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The Importance of the Home Valuation

By: Christine Whitfield BA (hons) - Updated: 24 Sep 2012 | comments*Discuss
Property Auction Property Price Guide

Buying at auction is fast becoming one of the most popular ways of buying a property, not least because the sales are quick and there are plenty of bargains to be found.

Property programmes have shown how buyers can buy a run down property, for example, at absolute rock bottom price, indulge in a bit of renovating and sell the property on at a great profit.

Of course, economic conditions have shown us this is not always the case. Indeed, many would be property entrepreneurs have been burnt as the economic downturn took its toll. Those who thought they would make millions ended up making a loss.

However even buyers who weren’t buying properties at auction in order to make a fast buck and set themselves up for life as property barons could find themselves getting caught out when it comes to auctions – if they are not careful to instruct a proper valuation be carried out.

Guide Price

Properties at property auctions, like those up for sale in the traditional way will have a guide price. This is the same as an asking price and is set by the owner along with input from the auction house and, usually, the auction house’s own surveyor.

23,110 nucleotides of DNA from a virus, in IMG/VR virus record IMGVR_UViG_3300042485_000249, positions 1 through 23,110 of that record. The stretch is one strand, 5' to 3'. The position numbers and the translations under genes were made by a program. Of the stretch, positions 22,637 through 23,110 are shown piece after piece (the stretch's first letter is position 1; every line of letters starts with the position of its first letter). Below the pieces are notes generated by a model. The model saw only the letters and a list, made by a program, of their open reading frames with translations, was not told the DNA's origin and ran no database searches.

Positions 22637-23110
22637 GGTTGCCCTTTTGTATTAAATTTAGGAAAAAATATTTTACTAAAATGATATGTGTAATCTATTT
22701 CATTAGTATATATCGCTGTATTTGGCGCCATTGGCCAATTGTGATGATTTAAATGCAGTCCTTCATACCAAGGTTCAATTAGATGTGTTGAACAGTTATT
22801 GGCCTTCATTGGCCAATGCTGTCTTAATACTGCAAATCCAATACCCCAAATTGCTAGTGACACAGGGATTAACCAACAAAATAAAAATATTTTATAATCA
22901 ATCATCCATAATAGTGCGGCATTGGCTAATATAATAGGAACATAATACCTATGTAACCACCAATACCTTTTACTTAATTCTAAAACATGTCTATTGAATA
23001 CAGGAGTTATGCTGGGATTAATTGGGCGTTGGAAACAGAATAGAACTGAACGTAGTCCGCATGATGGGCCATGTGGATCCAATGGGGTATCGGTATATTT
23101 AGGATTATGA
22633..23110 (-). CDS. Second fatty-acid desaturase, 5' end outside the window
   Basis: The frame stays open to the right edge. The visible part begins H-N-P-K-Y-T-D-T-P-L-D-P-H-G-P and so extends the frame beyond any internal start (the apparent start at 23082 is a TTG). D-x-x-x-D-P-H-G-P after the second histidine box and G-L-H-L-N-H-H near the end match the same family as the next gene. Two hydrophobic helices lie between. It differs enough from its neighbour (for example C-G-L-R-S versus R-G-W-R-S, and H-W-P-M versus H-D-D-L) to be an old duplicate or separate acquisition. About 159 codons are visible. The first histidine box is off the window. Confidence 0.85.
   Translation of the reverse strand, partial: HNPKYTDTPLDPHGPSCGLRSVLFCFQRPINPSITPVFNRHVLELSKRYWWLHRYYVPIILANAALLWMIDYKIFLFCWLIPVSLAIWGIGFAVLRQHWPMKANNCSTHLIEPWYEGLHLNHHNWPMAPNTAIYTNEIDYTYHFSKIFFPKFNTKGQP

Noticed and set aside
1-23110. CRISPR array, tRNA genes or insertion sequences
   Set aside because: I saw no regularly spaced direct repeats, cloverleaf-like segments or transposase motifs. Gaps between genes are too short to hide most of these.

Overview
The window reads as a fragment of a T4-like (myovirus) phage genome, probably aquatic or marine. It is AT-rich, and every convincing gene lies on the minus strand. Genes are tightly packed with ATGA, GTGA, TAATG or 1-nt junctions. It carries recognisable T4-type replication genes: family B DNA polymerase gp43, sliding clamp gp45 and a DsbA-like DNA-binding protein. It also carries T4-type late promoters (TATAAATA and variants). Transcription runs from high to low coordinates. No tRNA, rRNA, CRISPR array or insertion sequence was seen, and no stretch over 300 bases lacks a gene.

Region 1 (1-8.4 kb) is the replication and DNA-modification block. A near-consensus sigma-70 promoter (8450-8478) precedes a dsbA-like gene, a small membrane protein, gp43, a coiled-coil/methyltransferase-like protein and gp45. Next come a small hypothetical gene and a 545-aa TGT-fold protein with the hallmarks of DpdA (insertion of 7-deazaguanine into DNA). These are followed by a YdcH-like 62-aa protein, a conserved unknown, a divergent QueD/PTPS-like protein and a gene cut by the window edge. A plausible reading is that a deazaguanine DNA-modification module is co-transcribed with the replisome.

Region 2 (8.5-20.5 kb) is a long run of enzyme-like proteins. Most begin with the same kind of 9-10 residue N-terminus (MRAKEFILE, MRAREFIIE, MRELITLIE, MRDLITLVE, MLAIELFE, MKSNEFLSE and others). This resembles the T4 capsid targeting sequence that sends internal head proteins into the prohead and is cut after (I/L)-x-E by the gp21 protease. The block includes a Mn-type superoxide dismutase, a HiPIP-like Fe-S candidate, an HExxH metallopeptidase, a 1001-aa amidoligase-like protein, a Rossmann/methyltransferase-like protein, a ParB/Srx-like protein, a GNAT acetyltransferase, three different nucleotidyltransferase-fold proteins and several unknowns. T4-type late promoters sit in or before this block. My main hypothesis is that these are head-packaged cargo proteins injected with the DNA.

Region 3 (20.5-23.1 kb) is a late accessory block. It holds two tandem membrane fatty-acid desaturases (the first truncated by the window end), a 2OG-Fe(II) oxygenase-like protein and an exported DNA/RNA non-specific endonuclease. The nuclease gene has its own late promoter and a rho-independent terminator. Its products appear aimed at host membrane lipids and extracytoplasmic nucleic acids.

The guide price will cover a gap of around £10,000 - £15,000. Buyers will start bidding sometimes lower than the lowest end of the guide price and often, in competitive auctions, will go much higher than the top end of the guide price.

However buyers should be careful not to take the guide price as gospel. It is vital that buyers instruct a valuer to give a second opinion on a property before they even consider making a bid.

Good Valuations

Valuers and surveyors are usually instructed by lenders to carry out an assessment when financing the purchase of a house however the buyer can also instruct a valuation of their own. This way a buyer can be 100% sure that the price they are willing to pay for the property is fair.

Instructing your own valuation means you will be able to find out if there are any problems with the house that the auction house has failed to mention. These problems may not be visible just from viewing the house but a surveyor will undertake a complete investigation and deliver a full and thorough report.

With this report you will be able to make an informed decision about what price you want bid up to and whether the house is worth bidding for at all given the condition of it and the guide price.

It may be tempting to trust the price given by the auction house but remember, just because you are not buying in the conventional way does not mean this transaction is any less important or major than if you bought your property using the traditional method.

To can find a good valuer speak to friends about who they have used and ask your estate agent. A good reputation is carried by word of mouth so finding out what other people think is a good starting point.

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